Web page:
If necessary, place the package in a second bag, suitable for freezing, to block the entry of air
Step 3. Separate the cheese slices with parchment paper before wrapping them
To freeze sliced cheese, cut a rectangular piece of parchment paper for each slice of cheese. This goes both for cheeses sold in slices and for those you cut at home. The paper should be 1.5 cm larger than the slices so that you can easily loosen them once frozen. After the paper is cut, make a pile by alternating the cheese pieces with the wax paper.
- Once the pile is ready, wrap it up and close it tightly, as if it were a block of cheese.
- When you need to pick up slices from the stack, pull the baking paper up to separate as many pieces as needed.
Step 4. Note the date and type of cheese on the package before taking it to the freezer
With a permanent marker, write down the type of cheese, the expiration date, and the freezing date on the package to see how much longer you can eat the cheese. Then place the package in a dry part of the freezer. Leave it there until it's time to defrost the cheese.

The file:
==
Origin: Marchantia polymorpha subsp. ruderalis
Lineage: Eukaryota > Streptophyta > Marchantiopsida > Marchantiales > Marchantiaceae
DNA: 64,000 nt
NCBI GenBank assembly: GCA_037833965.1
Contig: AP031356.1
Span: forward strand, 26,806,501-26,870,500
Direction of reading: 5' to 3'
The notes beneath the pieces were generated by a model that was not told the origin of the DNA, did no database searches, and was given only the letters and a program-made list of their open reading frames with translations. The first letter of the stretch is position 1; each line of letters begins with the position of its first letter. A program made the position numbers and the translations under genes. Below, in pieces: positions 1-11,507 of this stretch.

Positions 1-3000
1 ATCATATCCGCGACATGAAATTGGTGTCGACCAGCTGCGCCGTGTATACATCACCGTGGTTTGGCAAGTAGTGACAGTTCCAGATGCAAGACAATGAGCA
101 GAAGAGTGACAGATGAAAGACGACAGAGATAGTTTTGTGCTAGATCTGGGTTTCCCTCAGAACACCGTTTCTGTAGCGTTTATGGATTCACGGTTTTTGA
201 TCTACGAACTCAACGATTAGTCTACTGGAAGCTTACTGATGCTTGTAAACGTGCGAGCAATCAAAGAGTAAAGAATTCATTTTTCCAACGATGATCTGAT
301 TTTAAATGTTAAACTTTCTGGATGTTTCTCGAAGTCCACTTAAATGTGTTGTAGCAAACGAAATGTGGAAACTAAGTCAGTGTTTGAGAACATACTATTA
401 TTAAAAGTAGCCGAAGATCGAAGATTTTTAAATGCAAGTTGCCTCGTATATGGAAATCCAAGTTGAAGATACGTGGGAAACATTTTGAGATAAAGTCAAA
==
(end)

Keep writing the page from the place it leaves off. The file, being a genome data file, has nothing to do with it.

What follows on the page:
Method 3 of 4: Thawing the Cheese
Step 1. Use frozen cheese within two to six months
Softer cheeses such as gouda, gruyere and brie should not be left in the freezer for more than two months. The hardest and most processed ones can be frozen for up to six months. Take a look at the date you wrote down on the package and throw away the cheese if it's been six months after freezing.
Grated cheeses with holes (such as Swiss cheese) or cracked (such as gorgonzola) are at greater risk of frostbite. Check them out once in a while to make sure they're still okay
Step 2. Thaw the cheese in the refrigerator for 24 to 48 hours
Before eating, you need to make the ice crystals dissolve, returning moisture to the cheese. Leave the grated or sliced cheese in the refrigerator for at least 24 hours. To thaw thick slices and blocks, wait around two days for the cheese to return to its original consistency.
- Take only the amount of cheese you intend to use in the next few days from the freezer. If the cheese is grated, open the bag and drop or break the required amount. In the case of slices, loosen them by pulling the pieces of parchment paper. Then reseal the cheese wrap and return it to the freezer.
- If you have frozen a block of cheese, you will need to thaw it whole.
Step 3. Cook or eat the thawed cheese within two to three days